A thermostat is a temperature–sensitive device that turns HVAC systems on and off when the temperature of an environment reaches a preset level. Essentially, it turns on the air conditioning when it gets too warm, or the heating when it gets too chilly. Thermostats control the workings of comfort systems by directing energy to the appropriate system when needed. When selecting a thermostat, property owners can either go for simple manual thermostats or sophisticated electronic thermostats that provide improved functionality and highly efficient operations. Thanks to the easy to understand packaging and universal compatibility, choosing a thermostat is easy.
Systems that Use a Thermostat
Single–stage heating systems have one electrical or gas heating device, which may consist of a heater or an AC device as well. Most units that use natural gas provide single–stage heating. Usually, a single–stage thermostat should have room for three wires if the system handles heating only. However, if the system handles heating and cooling, the thermostat will have to accommodate five wires or less.
Multi–stage systems have a standard electrical or gas heating device as well as an emergency and/or auxiliary heating device. The emergency or auxiliary heating kicks in when temperatures drop faster than the standard heater can handle, or if the standard heater fails. Line voltage systems, on the other hand, use direct current. Homeowners should choose line voltage thermostats that can handle additional conducted power.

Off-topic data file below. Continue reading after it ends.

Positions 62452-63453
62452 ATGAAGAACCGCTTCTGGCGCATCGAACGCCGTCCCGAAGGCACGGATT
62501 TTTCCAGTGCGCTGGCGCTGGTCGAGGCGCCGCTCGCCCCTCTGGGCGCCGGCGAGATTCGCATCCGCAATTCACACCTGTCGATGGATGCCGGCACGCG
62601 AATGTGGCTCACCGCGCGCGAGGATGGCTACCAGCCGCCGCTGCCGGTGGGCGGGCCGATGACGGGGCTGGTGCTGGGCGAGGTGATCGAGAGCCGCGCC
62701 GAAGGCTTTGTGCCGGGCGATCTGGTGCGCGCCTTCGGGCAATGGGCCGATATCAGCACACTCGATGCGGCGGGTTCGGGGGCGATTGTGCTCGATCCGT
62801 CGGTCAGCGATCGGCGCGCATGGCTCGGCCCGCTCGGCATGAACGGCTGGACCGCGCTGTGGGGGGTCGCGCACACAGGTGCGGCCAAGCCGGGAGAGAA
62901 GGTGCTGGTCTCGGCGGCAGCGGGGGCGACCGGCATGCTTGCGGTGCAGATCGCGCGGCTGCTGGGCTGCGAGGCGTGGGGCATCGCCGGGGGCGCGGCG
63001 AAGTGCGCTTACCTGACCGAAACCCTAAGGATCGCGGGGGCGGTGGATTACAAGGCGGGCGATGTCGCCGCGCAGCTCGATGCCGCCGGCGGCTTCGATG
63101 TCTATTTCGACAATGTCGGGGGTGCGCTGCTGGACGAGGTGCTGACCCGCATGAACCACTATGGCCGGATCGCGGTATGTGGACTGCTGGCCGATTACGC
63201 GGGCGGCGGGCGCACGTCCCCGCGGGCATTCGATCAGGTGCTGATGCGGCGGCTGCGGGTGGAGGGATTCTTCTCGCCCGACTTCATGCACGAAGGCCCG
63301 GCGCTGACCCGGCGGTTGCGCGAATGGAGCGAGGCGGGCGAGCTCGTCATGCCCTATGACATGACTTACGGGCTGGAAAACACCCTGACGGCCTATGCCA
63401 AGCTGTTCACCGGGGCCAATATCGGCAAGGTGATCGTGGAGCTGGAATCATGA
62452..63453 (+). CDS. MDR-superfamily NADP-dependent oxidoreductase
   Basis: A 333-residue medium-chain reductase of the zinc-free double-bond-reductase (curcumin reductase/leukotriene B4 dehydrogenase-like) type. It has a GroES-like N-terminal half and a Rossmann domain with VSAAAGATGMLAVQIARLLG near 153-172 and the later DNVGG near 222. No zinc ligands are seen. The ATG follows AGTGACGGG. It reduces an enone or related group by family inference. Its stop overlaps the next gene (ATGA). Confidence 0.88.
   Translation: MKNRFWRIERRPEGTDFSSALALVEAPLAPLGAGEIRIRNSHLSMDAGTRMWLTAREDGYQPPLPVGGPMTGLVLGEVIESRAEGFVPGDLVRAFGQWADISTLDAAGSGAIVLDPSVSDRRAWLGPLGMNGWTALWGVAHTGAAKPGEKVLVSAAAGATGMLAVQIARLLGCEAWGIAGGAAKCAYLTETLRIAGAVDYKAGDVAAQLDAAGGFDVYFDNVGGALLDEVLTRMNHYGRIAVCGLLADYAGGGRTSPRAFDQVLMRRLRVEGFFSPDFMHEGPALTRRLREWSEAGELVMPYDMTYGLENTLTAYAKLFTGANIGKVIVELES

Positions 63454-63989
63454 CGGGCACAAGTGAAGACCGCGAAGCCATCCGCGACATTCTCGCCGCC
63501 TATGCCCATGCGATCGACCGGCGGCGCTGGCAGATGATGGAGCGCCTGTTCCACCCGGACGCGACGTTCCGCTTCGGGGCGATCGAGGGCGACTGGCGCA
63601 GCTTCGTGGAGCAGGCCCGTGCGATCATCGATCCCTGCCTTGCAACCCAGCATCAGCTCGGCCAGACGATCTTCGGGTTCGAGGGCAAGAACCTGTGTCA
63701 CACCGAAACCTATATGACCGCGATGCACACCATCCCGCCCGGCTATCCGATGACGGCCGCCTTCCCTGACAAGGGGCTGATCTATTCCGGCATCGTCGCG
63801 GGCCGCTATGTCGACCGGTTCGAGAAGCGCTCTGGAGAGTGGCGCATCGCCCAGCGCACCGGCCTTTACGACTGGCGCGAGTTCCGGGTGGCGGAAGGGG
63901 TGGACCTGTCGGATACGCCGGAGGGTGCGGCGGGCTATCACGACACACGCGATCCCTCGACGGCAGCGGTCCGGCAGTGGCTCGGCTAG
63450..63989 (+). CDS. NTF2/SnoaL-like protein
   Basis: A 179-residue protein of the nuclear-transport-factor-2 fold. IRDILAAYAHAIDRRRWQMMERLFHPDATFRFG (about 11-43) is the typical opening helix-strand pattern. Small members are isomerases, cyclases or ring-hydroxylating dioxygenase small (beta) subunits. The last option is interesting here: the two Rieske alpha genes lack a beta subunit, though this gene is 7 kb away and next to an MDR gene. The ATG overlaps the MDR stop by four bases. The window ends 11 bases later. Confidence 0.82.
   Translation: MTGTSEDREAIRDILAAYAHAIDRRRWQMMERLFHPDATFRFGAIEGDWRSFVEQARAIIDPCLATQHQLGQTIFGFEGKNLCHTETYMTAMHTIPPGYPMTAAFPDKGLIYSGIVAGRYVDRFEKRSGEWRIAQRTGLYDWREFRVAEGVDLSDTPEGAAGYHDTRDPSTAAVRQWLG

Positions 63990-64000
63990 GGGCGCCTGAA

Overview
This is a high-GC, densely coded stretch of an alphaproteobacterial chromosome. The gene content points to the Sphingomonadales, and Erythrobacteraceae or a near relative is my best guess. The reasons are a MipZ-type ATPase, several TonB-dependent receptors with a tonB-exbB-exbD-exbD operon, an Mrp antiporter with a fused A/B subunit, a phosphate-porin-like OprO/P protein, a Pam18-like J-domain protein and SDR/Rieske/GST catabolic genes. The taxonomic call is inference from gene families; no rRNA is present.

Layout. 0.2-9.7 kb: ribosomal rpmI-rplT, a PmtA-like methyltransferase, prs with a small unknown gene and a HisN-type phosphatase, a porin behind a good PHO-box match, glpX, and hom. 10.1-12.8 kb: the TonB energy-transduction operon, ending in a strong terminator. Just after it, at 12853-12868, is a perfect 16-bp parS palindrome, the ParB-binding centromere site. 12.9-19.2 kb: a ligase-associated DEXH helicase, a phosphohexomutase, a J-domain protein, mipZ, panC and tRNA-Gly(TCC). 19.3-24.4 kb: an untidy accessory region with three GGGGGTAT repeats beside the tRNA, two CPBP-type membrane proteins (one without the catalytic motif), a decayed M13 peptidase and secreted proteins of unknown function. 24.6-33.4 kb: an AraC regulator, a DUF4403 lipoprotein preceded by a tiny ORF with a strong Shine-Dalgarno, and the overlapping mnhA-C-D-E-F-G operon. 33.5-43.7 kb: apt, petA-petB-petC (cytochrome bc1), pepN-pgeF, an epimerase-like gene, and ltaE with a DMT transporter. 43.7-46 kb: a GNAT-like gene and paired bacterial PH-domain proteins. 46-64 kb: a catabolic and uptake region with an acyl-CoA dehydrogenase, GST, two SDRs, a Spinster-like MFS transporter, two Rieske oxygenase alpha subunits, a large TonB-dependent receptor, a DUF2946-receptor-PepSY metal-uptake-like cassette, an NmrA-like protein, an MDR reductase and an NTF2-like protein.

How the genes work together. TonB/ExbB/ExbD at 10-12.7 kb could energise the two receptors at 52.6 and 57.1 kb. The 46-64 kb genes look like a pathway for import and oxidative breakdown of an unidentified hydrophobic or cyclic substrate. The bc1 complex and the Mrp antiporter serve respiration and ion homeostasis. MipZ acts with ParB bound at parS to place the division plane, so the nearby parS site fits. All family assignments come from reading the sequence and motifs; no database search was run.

Difference between Manual and Programmable Thermostats
Electromechanical or anual thermostats are the traditional mercury units that have internal coils to contract and expand in response to changes in temperature. They are becoming obsolete because of two main reasons:
• Products containing mercury are banned or restricted in most states
• Programmable thermostats are more accurate and sensitive to temperature changes
However, manual thermostats are still popular due to their ease of use, low cost, and the familiarity of their controls.
Digital manual thermostats use an electronic sensor to register temperature changes in an environment and then compare those changes to the preset settings. If there is a difference, the thermostat sends a warning to the cooling or heating system that immediate action is required. However, users still have to physically adjust the settings to their preferred level.
Programmable thermostats are an upgrade from the manual thermostats. In addition to saving energy costs, they allow homeowners to program their preferred temperature settings into the unit’s memory, along with the time of day they would like the changes to occur.
For most homes, a pre–programmed thermostat does not need any adjustment. Homeowners simply need to install it and they are ready. When determining the right thermostat, homeowners should consider the flexibility and functionality they need from day to day. Call us to learn more about home thermostats or to install a new programmable thermostat today.